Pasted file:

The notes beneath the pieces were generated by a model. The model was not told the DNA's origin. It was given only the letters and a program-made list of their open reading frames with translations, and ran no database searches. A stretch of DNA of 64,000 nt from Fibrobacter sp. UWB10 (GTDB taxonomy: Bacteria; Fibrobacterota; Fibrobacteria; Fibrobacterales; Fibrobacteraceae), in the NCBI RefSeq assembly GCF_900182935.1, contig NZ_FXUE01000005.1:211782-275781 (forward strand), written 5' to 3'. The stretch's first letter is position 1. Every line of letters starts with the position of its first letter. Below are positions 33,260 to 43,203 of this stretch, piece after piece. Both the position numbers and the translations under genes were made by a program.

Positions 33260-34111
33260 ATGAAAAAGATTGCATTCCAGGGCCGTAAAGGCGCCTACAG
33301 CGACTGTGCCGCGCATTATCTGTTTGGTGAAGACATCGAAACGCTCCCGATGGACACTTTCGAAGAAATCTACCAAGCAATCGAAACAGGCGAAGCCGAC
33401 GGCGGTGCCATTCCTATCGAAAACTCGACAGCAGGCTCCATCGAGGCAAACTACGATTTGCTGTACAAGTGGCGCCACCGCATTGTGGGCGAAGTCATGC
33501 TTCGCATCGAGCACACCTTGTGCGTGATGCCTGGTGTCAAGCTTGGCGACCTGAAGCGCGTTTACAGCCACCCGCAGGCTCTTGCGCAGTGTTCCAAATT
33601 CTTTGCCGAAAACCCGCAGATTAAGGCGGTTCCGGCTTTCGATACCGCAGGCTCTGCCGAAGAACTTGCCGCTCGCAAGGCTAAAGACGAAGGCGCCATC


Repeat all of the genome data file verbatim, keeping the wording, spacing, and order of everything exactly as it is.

The notes beneath the pieces were generated by a model. The model was not told the DNA's origin. It was given only the letters and a program-made list of their open reading frames with translations, and ran no database searches. A stretch of DNA of 64,000 nt from Fibrobacter sp. UWB10 (GTDB taxonomy: Bacteria; Fibrobacterota; Fibrobacteria; Fibrobacterales; Fibrobacteraceae), in the NCBI RefSeq assembly GCF_900182935.1, contig NZ_FXUE01000005.1:211782-275781 (forward strand), written 5' to 3'. The stretch's first letter is position 1. Every line of letters starts with the position of its first letter. Below are positions 33,260 to 43,203 of this stretch, piece after piece. Both the position numbers and the translations under genes were made by a program.

Positions 33260-34111
33260 ATGAAAAAGATTGCATTCCAGGGCCGTAAAGGCGCCTACAG
33301 CGACTGTGCCGCGCATTATCTGTTTGGTGAAGACATCGAAACGCTCCCGATGGACACTTTCGAAGAAATCTACCAAGCAATCGAAACAGGCGAAGCCGAC
33401 GGCGGTGCCATTCCTATCGAAAACTCGACAGCAGGCTCCATCGAGGCAAACTACGATTTGCTGTACAAGTGGCGCCACCGCATTGTGGGCGAAGTCATGC
33501 TTCGCATCGAGCACACCTTGTGCGTGATGCCTGGTGTCAAGCTTGGCGACCTGAAGCGCGTTTACAGCCACCCGCAGGCTCTTGCGCAGTGTTCCAAATT
33601 CTTTGCCGAAAACCCGCAGATTAAGGCGGTTCCGGCTTTCGATACCGCAGGCTCTGCCGAAGAACTTGCCGCTCGCAAGGCTAAAGACGAAGGCGCCATC